Service Manual Application: 1997 Yamaha Ouboard 60HP, 70HP, 75HP, 80HP, 90HP (60-HP, 70-HP, 75-HP, 80-HP, 90-HP) 2-Stroke engines.
1997 C60TLRV LIT-18616-01-69
1997 P60TLHV LIT-18616-01-69
1997 P70-75TLHV LIT-18616-01-69
1997 C80TLRV LIT-18616-01-69
1997 C90TLRV LIT-18616-01-69
1997 90TJRV LIT-186160169
USA & Canada Names Model Names:
P60V, C60V, 70V, P75V, C80V, 90V, B90V
50GETO, 60FE, 60FEO, 60FET, 60FETO, 60FEMTO, 70BETO, 75CEHTO, 75CETO, 80AET, 80AETO, 90AETO
C60ER, C60TR, P80TH, 70TR, P75TH, C80TR, 90TR, B90TR
Fix your problems now, download the pdf service manual directly to your computer in just seconds. Pay throug Paypal or with Credit Card. A very simple download at a great price! Covers everything you need to know to fix your engine.
This service manual describes the service procedures for the complete Yamaha Outboard motor. Follow the Maintenance Schedule recommendations to ensure that the engine is in peak operating condition. Performing the scheduled maintenance is very important. It compensates for the initial wear that occurs during the life of the engine.
All chapters in the service manuals apply to the whole engine Yamaha Outboard engine and illustrates procedures for removal & installation of components that are in detailed step-by-step fashion.
Most all service manual chapters start with an assembly or system illustration, diagrams, exploded parts view, quality pictures, service information and troubleshooting for the section. The subsequent pages give detailed procedures. If you dont know the source of the trouble, go to the troubleshooting page for a list of causes and effects to determine the problem.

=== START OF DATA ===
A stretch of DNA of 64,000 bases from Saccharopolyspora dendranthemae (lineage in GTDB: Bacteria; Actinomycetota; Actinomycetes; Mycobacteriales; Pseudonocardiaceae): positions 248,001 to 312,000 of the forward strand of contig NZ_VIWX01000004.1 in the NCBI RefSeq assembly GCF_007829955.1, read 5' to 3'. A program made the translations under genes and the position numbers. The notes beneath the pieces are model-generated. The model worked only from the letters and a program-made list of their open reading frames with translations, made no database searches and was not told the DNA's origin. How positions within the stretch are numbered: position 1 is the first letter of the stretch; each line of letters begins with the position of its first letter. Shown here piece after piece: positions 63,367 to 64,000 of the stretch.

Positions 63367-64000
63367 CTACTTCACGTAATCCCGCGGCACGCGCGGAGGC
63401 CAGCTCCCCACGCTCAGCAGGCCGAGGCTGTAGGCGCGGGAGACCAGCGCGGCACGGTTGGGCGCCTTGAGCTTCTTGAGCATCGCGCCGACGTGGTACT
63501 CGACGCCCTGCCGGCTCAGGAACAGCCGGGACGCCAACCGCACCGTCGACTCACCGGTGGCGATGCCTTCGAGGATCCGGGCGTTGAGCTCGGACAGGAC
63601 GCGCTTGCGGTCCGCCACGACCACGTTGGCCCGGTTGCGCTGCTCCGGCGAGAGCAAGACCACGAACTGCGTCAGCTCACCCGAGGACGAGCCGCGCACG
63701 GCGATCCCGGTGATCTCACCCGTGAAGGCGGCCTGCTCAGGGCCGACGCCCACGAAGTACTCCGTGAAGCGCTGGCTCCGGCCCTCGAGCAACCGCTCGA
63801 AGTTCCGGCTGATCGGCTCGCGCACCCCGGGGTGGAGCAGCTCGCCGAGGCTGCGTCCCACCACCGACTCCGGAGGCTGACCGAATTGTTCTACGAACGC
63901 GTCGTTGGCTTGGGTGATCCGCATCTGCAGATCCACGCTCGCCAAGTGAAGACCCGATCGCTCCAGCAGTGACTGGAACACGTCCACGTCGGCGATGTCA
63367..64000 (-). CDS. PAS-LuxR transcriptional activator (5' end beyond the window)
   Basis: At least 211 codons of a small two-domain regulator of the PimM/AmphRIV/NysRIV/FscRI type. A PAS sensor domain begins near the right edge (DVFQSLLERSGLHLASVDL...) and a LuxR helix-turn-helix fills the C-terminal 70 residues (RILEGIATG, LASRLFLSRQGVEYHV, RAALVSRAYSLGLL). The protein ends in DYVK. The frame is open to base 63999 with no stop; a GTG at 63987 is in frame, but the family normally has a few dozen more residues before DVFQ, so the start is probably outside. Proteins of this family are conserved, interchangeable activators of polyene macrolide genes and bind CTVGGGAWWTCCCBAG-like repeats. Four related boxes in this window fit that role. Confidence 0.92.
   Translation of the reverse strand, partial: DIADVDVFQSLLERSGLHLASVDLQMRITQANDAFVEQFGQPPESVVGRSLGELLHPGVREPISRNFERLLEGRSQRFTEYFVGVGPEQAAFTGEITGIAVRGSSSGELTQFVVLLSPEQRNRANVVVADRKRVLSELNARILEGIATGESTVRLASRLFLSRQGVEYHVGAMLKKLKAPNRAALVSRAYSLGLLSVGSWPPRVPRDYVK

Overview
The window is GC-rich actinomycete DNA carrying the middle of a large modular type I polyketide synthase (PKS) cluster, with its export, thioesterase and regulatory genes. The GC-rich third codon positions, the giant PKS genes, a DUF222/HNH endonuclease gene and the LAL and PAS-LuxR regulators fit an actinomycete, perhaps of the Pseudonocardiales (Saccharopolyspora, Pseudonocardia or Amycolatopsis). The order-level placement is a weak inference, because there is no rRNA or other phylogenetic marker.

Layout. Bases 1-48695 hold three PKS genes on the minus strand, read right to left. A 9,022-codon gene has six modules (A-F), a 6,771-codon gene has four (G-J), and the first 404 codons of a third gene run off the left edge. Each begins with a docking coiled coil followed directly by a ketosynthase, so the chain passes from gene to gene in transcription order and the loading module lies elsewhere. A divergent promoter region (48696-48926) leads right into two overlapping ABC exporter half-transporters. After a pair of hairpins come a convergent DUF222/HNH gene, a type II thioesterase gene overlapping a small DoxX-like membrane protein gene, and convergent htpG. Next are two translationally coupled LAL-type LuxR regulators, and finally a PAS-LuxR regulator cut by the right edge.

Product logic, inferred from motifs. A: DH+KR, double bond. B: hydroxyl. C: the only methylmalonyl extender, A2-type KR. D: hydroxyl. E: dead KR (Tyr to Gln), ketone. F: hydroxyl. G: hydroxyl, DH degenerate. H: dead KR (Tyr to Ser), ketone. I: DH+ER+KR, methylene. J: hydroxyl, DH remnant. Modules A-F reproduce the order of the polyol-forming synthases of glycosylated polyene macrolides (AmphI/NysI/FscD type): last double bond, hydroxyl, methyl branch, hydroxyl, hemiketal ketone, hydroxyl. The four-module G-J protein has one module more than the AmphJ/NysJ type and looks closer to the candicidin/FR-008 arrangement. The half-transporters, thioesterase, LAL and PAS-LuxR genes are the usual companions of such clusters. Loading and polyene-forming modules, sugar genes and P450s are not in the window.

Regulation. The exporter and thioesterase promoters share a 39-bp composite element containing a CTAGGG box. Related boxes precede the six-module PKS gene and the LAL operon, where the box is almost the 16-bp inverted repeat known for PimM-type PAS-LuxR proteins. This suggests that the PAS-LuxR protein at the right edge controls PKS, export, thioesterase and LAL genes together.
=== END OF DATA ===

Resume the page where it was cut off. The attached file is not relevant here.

Typical chapters in a Yamaha Outboard Service Manual (chapters may differ depending on year/model):
OUTBOARD MOTOR INSTALLATION
ATTACHMENTS – CONTROL LINKAGE
Typical Sub-Chapters in a Yamaha Outboard Service manual:
Charging & Starting System
Timing, Synchronizing & Adjusting
Manual Language: ENGLISH
File Format: PDF
File Delivered In: PDF Format
Bookmarked for easy navigation: YES
Zoom in/out: YES
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To keep your outboard in the best operating condition, it is important that your outboard receive the periodic inspections and maintenance listed in the Inspection and Maintenance Schedule. We urge you to keep it maintained properly to ensure the safety of you and your passengers and retain its dependability.
Before Each Use:
1. Check engine oil level.
2. Check that lanyard stop switch stops the engine.
3. Visually inspect the fuel system for deterioration or leaks.
4. Check outboard for tightness on transom.
5. Check steering system for binding or loose components.
6. Visually check steering link rod fasteners for proper tightness.
7. Check propeller blades for damage.
Due to the horsepower/rpm characteristics of an engine, this will result in further loss of horsepower at the propeller with another decrease in boat speed. This secondary loss, however, can be regained by switching to a smaller pitch propeller that allows the engine to again run at recommended rpm. For boaters to realize optimum engine performance under changing weather conditions, it is essential that the engine have the proper propeller to allow it to operate at or near the top end of the recommended maximum rpm range at wide-open-throttle with a normal boat load. Not only does this allow the engine to develop full power, but equally important is the fact that the engine also will be operating in an rpm range that discourages damaging detonation. This, of course, enhances overall reliability and durability of the engine.